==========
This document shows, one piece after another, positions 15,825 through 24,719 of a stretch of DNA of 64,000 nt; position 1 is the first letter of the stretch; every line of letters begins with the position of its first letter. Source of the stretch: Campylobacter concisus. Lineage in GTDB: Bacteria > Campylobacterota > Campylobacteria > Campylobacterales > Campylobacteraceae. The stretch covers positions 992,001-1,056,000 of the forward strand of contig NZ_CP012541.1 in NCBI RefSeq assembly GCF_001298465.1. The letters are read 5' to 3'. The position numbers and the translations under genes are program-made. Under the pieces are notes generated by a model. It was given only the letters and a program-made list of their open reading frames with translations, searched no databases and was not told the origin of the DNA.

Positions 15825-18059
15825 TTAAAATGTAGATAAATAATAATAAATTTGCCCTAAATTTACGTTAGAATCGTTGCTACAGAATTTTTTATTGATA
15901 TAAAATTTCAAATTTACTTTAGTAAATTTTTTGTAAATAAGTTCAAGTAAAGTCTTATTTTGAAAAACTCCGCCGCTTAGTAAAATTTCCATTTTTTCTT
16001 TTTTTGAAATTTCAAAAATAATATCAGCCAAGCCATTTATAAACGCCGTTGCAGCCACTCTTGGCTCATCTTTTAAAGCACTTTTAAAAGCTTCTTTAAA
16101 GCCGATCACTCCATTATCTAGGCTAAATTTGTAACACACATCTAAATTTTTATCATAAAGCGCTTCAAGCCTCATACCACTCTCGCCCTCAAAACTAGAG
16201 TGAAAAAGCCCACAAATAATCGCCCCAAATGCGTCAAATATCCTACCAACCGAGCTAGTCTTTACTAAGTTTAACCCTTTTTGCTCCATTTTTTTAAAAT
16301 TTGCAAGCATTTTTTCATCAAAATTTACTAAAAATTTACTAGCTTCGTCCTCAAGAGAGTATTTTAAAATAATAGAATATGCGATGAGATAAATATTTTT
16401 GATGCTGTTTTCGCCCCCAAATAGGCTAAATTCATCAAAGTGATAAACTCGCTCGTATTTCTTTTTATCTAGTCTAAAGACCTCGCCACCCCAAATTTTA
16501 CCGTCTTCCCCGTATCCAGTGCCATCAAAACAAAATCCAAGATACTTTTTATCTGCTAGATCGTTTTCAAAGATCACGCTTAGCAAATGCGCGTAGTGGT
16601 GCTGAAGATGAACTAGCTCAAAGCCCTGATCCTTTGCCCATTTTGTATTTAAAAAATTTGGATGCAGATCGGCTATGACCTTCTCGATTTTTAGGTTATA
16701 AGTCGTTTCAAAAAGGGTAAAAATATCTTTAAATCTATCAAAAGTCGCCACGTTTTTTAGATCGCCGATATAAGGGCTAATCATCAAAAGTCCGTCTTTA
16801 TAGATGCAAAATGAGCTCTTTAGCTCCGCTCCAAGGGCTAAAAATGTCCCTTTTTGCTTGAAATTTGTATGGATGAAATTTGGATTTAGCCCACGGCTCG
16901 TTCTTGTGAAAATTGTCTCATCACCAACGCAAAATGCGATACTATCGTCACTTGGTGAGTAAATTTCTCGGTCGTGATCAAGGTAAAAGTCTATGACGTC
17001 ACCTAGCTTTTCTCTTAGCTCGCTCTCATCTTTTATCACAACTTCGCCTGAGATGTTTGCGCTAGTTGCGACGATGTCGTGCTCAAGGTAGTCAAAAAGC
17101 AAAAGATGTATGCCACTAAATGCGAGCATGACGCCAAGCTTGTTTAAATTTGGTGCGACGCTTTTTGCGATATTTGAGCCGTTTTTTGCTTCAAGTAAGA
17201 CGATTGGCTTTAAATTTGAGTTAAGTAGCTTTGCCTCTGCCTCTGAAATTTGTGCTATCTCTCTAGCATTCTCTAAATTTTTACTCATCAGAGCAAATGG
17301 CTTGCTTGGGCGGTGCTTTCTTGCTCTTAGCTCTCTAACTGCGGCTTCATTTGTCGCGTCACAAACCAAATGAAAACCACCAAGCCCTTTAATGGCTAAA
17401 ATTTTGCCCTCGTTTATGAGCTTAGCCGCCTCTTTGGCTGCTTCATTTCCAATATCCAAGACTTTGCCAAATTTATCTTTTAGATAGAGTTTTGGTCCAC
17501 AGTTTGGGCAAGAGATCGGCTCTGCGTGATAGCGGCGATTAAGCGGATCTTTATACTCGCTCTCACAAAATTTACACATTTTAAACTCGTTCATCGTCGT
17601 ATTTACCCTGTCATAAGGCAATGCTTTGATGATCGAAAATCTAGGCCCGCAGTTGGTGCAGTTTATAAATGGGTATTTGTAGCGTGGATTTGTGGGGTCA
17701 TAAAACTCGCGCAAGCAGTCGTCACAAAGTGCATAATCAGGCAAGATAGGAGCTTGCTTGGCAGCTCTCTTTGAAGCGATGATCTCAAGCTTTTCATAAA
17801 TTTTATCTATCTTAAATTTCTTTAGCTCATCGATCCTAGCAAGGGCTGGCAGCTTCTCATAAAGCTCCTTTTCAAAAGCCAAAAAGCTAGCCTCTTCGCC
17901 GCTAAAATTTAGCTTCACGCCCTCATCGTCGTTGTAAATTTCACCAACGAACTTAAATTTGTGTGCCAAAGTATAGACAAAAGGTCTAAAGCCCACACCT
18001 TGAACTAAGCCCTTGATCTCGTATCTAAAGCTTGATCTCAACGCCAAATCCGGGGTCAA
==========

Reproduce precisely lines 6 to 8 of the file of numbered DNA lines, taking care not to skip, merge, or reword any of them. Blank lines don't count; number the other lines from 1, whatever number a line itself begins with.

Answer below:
16101 GCCGATCACTCCATTATCTAGGCTAAATTTGTAACACACATCTAAATTTTTATCATAAAGCGCTTCAAGCCTCATACCACTCTCGCCCTCAAAACTAGAG
16201 TGAAAAAGCCCACAAATAATCGCCCCAAATGCGTCAAATATCCTACCAACCGAGCTAGTCTTTACTAAGTTTAACCCTTTTTGCTCCATTTTTTTAAAAT
16301 TTGCAAGCATTTTTTCATCAAAATTTACTAAAAATTTACTAGCTTCGTCCTCAAGAGAGTATTTTAAAATAATAGAATATGCGATGAGATAAATATTTTT